If you plan to use one input only, then the 33K resistor could be eliminated, though this won't increase the gain by any noticeable amount.

See my uodated post about how to bypass the first tone stack - it isn't a good idea to put a "bypass" switch out front, where it can get "accidentally" flipped.

The 1 megohm resistor is the grid resistor for V1A.

/ed B
Last edited by EWBrown on Wed Feb 11, 2009 7:18 am, edited 1 time in total.
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Postby cartoonweirdo » Tue Feb 10, 2009 9:53 pm

I have never had a problem getting more gain out of Fender amps of any Year/model. Provided you like the sound, the secret for me has always been to play with the cathode and plate resistors in small doses throughout the amp rather than increasing one stage to make up for the others.

Not to toot the "blackface" horn here but I wonder if anyone has a comment on the driver. Looks pretty low gain to me.

Also in true late Fender style the bias is a "balance" rather than an "adjust" style. A lot of gain and some of the best tone available can be picked up here for some small modifications. This implies that you can stand playing bass that loud (should be fine unless you have a quiet drummer).

Carl
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Postby EWBrown » Wed Feb 11, 2009 7:14 am

The other way to increase the volume level, is to use more efficient speakers. I'm not too familiar with most MI speakers, and if they are high or medium efficiency.

How much LF SPL can you tolerate :o Yellow_Light_Colorz_PDT_11

Just watch out for 77 hz, I've read that it can do "funny things" to one's GI tract, and sphincter, with very high SPLs :o Yellow_Light_Colorz_PDT_04

/ed B
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Postby Gingertube » Thu Feb 12, 2009 9:40 pm

Carl,
The driver has plenty of gain. A "standard" 7025 (12AX7) Schmidt Splitter but with 220k Anode loads followed by 12AT7 cathode followers to drive the 3 output tubes per side.

Chris,
You said that you were using a passive pickup. I assume you mean a passive ceramic (piezo) pickup. If so, one mod you definitely should try is to increase that 1M resistor to ground at V1A grid. Try and 8M2 or even 10M.

On an amp I built for a friend I put in a switch to switch between 10M for a Fishman Bridge Ceramic Pickup on his old Gibson Acoustic and 1 M for his Fender Strat.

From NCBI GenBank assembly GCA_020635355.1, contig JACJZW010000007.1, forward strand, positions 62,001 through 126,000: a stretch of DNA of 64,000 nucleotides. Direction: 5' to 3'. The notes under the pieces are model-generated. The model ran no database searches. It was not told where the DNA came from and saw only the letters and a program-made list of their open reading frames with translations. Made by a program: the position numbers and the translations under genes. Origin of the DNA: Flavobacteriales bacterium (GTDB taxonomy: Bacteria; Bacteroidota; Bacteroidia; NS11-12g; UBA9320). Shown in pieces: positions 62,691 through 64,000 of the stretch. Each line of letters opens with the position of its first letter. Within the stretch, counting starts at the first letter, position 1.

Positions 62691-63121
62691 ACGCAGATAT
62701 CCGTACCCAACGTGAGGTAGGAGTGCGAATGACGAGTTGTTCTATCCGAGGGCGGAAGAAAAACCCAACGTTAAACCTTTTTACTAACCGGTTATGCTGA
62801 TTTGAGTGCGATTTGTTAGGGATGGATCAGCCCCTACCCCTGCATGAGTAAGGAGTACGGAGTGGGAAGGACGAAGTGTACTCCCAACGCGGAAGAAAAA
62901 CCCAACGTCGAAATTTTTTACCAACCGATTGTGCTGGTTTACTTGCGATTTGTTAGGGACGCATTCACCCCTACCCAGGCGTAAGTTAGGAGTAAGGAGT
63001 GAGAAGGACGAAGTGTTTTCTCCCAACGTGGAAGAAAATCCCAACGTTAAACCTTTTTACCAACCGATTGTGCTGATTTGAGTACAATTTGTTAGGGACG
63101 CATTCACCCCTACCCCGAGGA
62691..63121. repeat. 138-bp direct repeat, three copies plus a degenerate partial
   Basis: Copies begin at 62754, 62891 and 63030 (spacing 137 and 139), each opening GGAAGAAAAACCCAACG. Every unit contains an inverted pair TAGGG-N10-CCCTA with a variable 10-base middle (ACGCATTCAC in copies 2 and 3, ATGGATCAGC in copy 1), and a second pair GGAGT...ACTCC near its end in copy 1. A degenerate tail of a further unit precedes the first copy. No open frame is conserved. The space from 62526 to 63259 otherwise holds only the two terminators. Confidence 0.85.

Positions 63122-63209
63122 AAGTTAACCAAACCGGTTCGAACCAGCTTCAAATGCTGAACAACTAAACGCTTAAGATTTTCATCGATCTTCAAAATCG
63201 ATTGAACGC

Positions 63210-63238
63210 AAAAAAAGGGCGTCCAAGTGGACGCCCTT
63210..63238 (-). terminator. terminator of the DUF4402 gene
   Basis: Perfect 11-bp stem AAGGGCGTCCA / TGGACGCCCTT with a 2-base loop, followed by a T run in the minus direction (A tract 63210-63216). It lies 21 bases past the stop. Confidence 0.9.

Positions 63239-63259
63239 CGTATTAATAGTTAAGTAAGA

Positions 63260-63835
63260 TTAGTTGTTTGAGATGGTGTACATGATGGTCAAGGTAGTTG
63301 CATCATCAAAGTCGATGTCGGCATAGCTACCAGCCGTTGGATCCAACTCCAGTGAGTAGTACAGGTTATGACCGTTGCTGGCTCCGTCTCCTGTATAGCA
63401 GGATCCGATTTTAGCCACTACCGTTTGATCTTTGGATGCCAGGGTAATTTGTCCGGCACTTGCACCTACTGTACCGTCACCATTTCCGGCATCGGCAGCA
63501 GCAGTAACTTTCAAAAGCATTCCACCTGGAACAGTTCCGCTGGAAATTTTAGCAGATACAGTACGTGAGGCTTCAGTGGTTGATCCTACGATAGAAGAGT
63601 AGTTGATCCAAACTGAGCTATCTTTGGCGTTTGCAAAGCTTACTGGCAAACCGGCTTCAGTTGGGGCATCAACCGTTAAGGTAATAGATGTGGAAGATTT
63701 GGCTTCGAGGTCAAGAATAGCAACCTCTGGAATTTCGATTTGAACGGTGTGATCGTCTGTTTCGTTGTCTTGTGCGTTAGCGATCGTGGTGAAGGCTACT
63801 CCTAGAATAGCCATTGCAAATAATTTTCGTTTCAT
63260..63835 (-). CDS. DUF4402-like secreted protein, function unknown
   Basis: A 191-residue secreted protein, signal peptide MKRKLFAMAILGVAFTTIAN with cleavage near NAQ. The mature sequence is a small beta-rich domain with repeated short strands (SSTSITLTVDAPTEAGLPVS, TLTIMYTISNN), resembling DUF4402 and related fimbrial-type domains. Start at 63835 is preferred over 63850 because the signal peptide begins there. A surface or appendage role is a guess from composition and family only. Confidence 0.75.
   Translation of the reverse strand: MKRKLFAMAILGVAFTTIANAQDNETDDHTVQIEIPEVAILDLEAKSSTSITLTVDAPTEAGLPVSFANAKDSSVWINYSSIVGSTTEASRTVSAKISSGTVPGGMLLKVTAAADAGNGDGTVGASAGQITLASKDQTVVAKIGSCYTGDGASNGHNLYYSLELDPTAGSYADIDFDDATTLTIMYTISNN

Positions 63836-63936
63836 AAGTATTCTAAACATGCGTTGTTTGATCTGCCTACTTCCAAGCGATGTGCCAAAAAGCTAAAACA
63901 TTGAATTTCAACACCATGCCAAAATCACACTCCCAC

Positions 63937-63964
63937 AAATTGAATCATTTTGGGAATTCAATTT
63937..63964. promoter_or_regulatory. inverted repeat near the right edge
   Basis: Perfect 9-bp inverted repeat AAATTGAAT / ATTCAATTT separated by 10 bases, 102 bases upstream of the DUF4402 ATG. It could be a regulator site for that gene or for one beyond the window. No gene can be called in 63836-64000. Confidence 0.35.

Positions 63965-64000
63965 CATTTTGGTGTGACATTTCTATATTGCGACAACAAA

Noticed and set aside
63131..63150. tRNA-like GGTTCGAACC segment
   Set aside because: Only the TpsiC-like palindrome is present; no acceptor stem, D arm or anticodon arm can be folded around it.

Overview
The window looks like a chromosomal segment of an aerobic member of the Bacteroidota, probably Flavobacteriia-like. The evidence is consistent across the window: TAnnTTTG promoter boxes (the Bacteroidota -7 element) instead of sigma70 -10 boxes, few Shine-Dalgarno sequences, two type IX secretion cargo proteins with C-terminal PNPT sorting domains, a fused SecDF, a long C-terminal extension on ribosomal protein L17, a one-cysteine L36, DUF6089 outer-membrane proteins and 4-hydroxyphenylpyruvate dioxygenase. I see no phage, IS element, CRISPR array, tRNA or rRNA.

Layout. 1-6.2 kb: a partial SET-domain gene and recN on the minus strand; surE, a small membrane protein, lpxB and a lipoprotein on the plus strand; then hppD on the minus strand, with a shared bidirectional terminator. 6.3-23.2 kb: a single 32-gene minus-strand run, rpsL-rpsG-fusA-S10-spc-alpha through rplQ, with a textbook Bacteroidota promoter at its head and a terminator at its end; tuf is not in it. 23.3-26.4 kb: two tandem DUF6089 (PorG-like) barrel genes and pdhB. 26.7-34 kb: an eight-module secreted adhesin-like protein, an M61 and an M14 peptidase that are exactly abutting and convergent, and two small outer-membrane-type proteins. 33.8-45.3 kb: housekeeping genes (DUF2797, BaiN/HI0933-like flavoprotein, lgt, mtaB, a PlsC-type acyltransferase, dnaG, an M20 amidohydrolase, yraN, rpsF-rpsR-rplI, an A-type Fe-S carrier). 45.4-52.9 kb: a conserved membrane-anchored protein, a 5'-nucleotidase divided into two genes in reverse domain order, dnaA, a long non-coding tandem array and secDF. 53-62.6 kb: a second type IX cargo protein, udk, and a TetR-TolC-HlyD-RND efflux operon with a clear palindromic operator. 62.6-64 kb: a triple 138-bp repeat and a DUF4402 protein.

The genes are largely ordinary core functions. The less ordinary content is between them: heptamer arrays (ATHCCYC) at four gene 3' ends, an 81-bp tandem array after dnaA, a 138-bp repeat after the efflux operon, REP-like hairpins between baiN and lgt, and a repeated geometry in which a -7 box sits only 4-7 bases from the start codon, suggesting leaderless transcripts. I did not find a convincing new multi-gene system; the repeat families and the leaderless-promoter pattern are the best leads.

For more gain Ed's suggestion has merit.

If you don't want to mess with the amp at all then a JFET battery powered preamp to take the passive pickup output, provide the high impedance load for it and boost it to normal guitar levels would be the best option.
Something like this (but one with higher input impedance):
http://www.guitar-repairs.co.uk/jfet_guitar_preamp.htm

Edit:
A better link to a DIY passive pickup pramp.
http://www.scotthelmke.com/Mint-box-buffer.html

Cheers,
Ian
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Postby jonnyeye » Thu Feb 12, 2009 10:37 pm

If you increase the input resistor to ground to 10M, you'll be getting into grid-leak territory. Not bad, but it may give a different sound. Another option to increase the input impedance is to bootstrap the input: remove the 750uf cap, lift the ground connection of the 1M resistor and attach to it a 100k resistor to ground and 1uf NP (film? doesn't have to be high voltage) cap to the cathode of V1a. This will also probably change the sound (I've never actually done it nor heard it) as you're applying positive feedback. The most transparent way to increase impedance is almost certainly a FET buffer/preamp.
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Postby jar240 » Sat Feb 14, 2009 9:11 pm

Thanks for all the info... So far, I've been playing it with 8- and 4-ohm cabs, and it sounds plenty beefy. I'm think I'm going to wait on doing any mods since I think'll it work out for my gig situations just fine as-is.

Chris